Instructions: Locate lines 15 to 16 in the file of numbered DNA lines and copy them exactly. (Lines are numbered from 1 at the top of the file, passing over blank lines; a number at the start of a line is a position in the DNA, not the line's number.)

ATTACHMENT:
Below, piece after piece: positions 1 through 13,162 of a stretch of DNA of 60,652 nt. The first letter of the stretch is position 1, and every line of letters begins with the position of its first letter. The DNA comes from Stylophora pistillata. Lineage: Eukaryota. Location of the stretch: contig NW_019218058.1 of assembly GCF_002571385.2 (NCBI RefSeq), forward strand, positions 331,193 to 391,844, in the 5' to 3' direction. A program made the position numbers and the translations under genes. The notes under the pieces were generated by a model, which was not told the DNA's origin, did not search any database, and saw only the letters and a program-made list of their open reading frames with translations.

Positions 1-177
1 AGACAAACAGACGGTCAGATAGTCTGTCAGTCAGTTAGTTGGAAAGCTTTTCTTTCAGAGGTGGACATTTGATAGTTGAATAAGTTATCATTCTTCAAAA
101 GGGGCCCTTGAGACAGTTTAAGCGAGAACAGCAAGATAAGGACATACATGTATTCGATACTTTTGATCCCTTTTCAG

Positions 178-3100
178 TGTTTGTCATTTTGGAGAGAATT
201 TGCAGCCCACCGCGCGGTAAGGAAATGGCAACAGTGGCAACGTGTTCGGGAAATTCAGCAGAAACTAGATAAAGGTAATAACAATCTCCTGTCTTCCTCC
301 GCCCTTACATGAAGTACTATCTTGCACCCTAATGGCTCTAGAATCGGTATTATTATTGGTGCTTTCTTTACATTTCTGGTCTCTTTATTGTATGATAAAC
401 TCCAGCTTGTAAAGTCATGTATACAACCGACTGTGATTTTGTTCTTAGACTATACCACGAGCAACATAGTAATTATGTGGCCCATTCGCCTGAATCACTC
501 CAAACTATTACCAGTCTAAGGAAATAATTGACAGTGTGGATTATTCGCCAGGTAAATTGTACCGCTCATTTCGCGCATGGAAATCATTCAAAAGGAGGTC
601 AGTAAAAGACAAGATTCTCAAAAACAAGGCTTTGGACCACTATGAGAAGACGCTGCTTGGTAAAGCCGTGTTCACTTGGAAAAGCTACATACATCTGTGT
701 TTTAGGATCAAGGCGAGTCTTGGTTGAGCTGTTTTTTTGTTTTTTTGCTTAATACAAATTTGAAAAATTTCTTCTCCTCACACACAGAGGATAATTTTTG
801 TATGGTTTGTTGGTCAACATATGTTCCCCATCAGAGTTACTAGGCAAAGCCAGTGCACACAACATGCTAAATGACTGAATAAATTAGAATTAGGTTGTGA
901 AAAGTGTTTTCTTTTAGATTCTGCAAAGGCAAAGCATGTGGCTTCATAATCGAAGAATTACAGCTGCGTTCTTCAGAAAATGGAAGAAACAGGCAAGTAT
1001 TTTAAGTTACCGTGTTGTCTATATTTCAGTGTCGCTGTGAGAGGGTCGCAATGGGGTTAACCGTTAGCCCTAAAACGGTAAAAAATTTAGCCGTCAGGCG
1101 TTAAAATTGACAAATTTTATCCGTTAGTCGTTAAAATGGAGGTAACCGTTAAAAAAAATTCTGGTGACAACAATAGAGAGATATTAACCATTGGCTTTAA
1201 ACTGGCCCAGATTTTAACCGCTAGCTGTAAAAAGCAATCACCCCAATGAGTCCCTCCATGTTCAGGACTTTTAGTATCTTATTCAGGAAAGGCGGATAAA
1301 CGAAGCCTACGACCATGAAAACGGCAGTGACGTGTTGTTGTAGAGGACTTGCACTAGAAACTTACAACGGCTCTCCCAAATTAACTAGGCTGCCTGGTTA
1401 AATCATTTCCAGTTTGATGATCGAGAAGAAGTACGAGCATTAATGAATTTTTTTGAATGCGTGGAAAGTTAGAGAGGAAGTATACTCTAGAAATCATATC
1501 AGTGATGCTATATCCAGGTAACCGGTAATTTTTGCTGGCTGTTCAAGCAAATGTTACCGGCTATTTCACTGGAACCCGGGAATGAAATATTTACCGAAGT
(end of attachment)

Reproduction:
1001 TTTAAGTTACCGTGTTGTCTATATTTCAGTGTCGCTGTGAGAGGGTCGCAATGGGGTTAACCGTTAGCCCTAAAACGGTAAAAAATTTAGCCGTCAGGCG
1101 TTAAAATTGACAAATTTTATCCGTTAGTCGTTAAAATGGAGGTAACCGTTAAAAAAAATTCTGGTGACAACAATAGAGAGATATTAACCATTGGCTTTAA